Origins (1980s)[edit]

UK 82[edit]

1980s-era punks

UK 82 (also known as UK hardcore or second wave punk[9]) took the existing punk sound and added faster drumbeats and an aggressive distorted guitar sound.[2] The term UK 82 is taken from the title of a song by the Exploited.[10] Cross-pollination existed between this era of British street punk and American hardcore punk.[11]

The lyrics of UK 82 bands tended to be much darker and more violent than the lyrics of earlier punk bands. They tended to focus on the possibilities of a nuclear holocaust, and other apocalyptic themes, partially due to the military tension of the Cold War atmosphere. The other mainstay of the lyrics of the era was unemployment, and the policies of the Conservative Party government. Lyrics frequently denounced the Conservative leader Margaret Thatcher[12] in the same way that American hardcore punk bands addressed the Ronald Reagan administration.

The three most prominent UK82 bands, according to Ian Glasper, are the Exploited, Discharge,[13] and GBH.[14] The Exploited were controversial due to their aggressive lyrics and rowdy concerts, and were considered by Glasper to be "cartoon punks".[15] Glasper wrote: "For many, The Exploited were the quintessential second wave punk band with their senses-searing high-speed outbursts against the system, and wild-eyed frontman Walter 'Wattie' Buchan's archetypal orange mohican."[15] Discharge's early work proved to be enormously influential, providing the blueprint for an entire subgenre. Their later work, however, has been described as moving into heavy metal.[16]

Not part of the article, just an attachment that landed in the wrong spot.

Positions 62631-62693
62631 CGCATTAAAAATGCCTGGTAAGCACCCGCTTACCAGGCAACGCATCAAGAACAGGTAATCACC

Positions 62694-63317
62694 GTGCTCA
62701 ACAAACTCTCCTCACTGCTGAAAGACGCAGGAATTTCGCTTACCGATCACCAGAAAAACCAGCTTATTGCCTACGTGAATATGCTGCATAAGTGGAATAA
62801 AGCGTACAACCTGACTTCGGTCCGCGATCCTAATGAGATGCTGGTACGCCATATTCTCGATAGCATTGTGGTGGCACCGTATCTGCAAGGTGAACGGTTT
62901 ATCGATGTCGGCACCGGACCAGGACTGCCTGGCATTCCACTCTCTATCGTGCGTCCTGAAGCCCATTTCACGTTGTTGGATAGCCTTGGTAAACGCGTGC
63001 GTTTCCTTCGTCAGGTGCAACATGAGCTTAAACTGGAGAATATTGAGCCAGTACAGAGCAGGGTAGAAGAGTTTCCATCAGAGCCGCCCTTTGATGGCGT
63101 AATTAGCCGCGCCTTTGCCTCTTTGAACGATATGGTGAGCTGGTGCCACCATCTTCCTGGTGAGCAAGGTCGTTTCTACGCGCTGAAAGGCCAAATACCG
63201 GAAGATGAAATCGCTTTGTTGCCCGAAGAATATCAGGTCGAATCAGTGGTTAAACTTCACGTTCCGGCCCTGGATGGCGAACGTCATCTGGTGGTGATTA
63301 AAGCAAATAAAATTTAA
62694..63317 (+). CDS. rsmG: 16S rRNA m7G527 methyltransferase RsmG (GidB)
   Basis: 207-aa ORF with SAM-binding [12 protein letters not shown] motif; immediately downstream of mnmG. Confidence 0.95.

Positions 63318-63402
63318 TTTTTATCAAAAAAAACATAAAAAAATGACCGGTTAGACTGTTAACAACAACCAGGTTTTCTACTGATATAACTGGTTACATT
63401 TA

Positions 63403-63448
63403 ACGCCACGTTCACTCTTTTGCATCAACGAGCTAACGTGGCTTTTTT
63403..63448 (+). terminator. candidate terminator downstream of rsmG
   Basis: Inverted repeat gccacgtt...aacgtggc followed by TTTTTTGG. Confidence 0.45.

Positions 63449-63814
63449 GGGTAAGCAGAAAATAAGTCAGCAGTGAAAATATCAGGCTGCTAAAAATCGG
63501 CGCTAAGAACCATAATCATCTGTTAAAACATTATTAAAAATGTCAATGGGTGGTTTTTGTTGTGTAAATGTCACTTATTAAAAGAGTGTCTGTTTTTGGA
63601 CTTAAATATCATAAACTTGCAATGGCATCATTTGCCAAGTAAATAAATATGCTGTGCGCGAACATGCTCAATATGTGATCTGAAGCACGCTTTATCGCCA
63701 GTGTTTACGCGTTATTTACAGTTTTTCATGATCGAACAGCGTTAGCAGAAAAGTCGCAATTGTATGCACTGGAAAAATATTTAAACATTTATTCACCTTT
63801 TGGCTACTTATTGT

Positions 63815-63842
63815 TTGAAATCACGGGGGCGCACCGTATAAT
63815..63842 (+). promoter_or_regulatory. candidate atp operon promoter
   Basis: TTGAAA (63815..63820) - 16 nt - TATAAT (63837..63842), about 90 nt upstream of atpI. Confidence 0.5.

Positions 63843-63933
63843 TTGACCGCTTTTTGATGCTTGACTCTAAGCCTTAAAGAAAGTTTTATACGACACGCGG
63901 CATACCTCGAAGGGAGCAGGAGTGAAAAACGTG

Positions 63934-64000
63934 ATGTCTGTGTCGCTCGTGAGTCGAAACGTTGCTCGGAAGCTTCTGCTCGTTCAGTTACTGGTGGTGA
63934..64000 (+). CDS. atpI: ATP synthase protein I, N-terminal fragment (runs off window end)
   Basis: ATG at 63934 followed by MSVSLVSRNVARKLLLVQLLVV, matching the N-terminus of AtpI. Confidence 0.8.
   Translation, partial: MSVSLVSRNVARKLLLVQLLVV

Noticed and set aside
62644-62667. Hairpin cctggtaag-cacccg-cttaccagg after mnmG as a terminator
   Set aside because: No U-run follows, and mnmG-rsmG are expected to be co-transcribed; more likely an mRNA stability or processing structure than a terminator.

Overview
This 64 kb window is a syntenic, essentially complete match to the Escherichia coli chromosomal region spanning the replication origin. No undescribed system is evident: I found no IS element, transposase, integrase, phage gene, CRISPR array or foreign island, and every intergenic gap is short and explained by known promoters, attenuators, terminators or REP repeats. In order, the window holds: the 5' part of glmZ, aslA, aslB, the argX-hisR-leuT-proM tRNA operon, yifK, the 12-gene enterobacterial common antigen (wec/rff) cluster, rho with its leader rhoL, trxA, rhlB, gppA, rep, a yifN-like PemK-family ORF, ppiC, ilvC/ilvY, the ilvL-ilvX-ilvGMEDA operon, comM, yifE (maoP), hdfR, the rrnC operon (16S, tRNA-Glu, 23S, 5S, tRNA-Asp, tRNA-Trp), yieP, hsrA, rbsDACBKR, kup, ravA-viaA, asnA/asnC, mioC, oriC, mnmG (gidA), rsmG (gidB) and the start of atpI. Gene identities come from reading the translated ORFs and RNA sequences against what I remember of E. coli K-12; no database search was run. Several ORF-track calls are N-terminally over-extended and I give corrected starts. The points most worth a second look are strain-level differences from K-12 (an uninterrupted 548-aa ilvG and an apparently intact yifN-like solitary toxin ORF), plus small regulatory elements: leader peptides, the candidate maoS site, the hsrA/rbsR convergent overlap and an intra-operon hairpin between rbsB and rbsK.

D-beat (also known as Discore[17] or käng (boot), in Sweden[18]) was developed in the early 1980s by imitators of the band Discharge, for whom the genre is named.[19] The first such group was the Varukers.[17] The vocal content of D-beat tends towards shouted slogans. The style is distinct from its predecessors by its minimal lyrical content and greater proximity to heavy metal. It is closely associated with crust punk, which is a heavier, more complex variation.[18] D-beat bands typically have anti-war, anarchist messages and closely follow the bleak nuclear war imagery of 1980s anarcho-punk bands. The style was particularly popular in Sweden, and was developed there by groups such as Anti Cimex[20] and Mob 47.[21]

Revival (1990s and 2000s)[edit]